funeral stuff
#1
1998 December 30
Pam Paugh on Dave Lucas Radio Show



Lance Matthews: Why was JonBenet buried in a tiara and pageant gown?

Pam Paugh: Buried in a what?

Lance Matthews: A tiara and a pageant gown. She was in one of those pageant gowns when she was buried.

Pam Paugh: Well, you know I mean I certainly the world is not making judgement about that.




2000 March 18 - John and Patsy Ramsey book, "Death of Innocence"

DOI (HB) Page 34-35

"On December 28, a department store in Denver sent some clothing to the Fernies' so I could pick something to wear to the funeral, since all our clothes were still in the house. Roxy and my sisters were there to help me sort through the dresses and hopefully come up with something I could wear to my daughter's funeral. I chose a black knit, two-piece dress."

"At that moment a picture of Jackie Kennedy abruptly flashed across my mind. I remembered seeing her wearing a black veil, walking hand in hand with her two children to JFK's grave site. Now I could see why people wore veils at such times. The filmy material surrounds you like a cocoon, over-shadowing your face and closing out the world. With the covering and protection, I could cry, be private in my grief. I decided I wanted to wear a veil to JonBenet's funeral, so I asked one of my friends to help. She found a sheer black scarf and attached it to a black felt hat, then packed it for the trip to Atlanta."




2000 March 18 - John and Patsy Ramsey book, "Death of Innocence"

DOI (HB) Page 39

The last time we saw JonBenet was in that funeral home. My mother and dad, Nedra and Don Paugh; my sisters, Pam and Polly; John and I; John Andrew; and Melinda stood around the coffin saying our good-byes. Mother had a special gold bracelet she had saved to give to JonBenet when she was older. Mother reached down and slipped it over her wrist.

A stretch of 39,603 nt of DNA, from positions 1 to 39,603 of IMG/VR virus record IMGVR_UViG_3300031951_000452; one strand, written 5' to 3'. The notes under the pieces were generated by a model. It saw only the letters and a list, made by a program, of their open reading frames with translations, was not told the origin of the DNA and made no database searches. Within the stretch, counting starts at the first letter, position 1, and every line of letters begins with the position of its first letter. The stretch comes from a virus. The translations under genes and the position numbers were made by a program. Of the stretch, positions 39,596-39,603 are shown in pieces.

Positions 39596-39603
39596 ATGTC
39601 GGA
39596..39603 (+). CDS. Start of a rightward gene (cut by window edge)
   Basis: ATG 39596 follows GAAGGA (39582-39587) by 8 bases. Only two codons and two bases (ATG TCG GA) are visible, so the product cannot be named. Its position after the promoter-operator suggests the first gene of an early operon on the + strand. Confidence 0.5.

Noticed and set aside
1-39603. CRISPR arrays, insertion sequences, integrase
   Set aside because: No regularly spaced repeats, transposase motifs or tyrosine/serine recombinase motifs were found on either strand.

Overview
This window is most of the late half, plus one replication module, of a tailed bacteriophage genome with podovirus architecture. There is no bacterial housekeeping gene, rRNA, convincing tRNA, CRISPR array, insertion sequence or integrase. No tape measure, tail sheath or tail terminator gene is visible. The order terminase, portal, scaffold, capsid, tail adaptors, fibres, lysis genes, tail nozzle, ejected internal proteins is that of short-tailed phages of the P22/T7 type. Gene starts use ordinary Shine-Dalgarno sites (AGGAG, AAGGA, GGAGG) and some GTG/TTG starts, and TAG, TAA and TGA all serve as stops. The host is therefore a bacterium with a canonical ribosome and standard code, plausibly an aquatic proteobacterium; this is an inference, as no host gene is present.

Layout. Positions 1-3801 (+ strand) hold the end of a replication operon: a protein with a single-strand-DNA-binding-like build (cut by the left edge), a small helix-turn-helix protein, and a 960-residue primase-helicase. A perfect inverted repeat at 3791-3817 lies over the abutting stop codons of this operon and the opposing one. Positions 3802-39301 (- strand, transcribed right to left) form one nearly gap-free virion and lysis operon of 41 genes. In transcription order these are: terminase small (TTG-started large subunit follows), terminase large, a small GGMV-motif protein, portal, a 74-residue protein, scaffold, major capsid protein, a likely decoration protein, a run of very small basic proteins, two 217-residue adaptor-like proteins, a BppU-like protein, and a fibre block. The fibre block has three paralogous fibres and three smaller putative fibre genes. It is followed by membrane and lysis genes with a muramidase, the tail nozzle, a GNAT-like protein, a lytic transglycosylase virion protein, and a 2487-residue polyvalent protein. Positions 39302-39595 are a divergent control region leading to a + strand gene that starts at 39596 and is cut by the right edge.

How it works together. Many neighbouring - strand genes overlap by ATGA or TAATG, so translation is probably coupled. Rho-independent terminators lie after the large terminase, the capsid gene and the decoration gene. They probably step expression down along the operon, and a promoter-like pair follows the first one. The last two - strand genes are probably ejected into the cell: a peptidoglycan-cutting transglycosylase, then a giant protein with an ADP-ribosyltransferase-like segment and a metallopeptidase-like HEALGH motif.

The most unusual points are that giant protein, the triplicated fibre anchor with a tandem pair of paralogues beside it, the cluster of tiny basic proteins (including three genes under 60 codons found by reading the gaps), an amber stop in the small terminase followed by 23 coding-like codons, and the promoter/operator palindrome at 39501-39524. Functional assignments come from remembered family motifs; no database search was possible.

Polly put a large gold cross in JonBenet's hands. During the time I had cancer, Father Rol had performed a healing service for me and had given me a cross that had been blessed by Native Americans in South Dakota, where he had formerly pastored a church. Later I had found gold crosses similar to that one at a jewelry store in Boulder and bought those crosses for my mother and sisters. Polly had worn the cross through some difficult times; JonBenet would wear it forever.

Pam had brought JonBenet's Little Miss Christmas Tiara, which she had won during December's pageant competition in Denver. Now Pam bent over and lovely placed the crown on JonBenet's head.

Then it was John turn. He had recently purchased a beautiful silk scarf, and he tucked it around JonBenet as if surrounding her with a final blanket of love.




2000 March 18 - John and Patsy Ramsey book, "Death of Innocence"

DOI (HB) Page 40

"Suddenly my friend Priscilla White rushed in. She and Fleet had found Sister Socks, a stuffed kitten that was so dear to JonBenet. I couldn't believe that Priscilla had the gray-a-white cat. I had asked to have the toy brought from the house in Boulder, but the stuffed animal that was given to us earlier was the wrong one. Priscilla knew that, and somehow, even though she was now in Atlanta, she had gotten hold of the right Sister socks, the one with the red ribbon around it's neck. I tucked Sister Socks under JonBenet's right arm."




2000 March 18 - John and Patsy Ramsey book, "Death of Innocence"

DOI (HB) Page 104-105

"Unknown to the parishioners, Pat Korten, the media relations guy, had let the media know that we would attend church that day. He had been hired by our attorneys to answer the hundreds of media requests for information which had started to clog their switchboard from day one. Pat had made a deal with the media. "The "Ramseys will walk out of the front door of the church and give you plenty of time to video them. In return, you need to agree to leave them alone in the future." All was agreed to, but we later realized it was impossible to get a consensus agreement from a mob like that. Pat later told us, "The media were going to be there anyway, scrambling for photos, so we might as well try to make it non confrontational."

"Following the recessional hymn, John and I started toward the front door to go down the walk that would lead to the parish hall, where most of the congregation traditionally stopped for a cup of coffee and a few words of fellowship. Bishop Underwood led the way in front of us. We stopped at the top of the stairway leading from the church, knowing that we were going to get caught on camera, but also knowing we had agreed to get caught. A woman crouched down in front of us with a monster camera. To this day I'm not sure how she managed to walk backwards with her knees bent and that big camera on her shoulder. Slowly we made our way down the walk over to the parish hall. There were several verbal altercations as photographers tried to break through the wall of parishioners who lined the walks."
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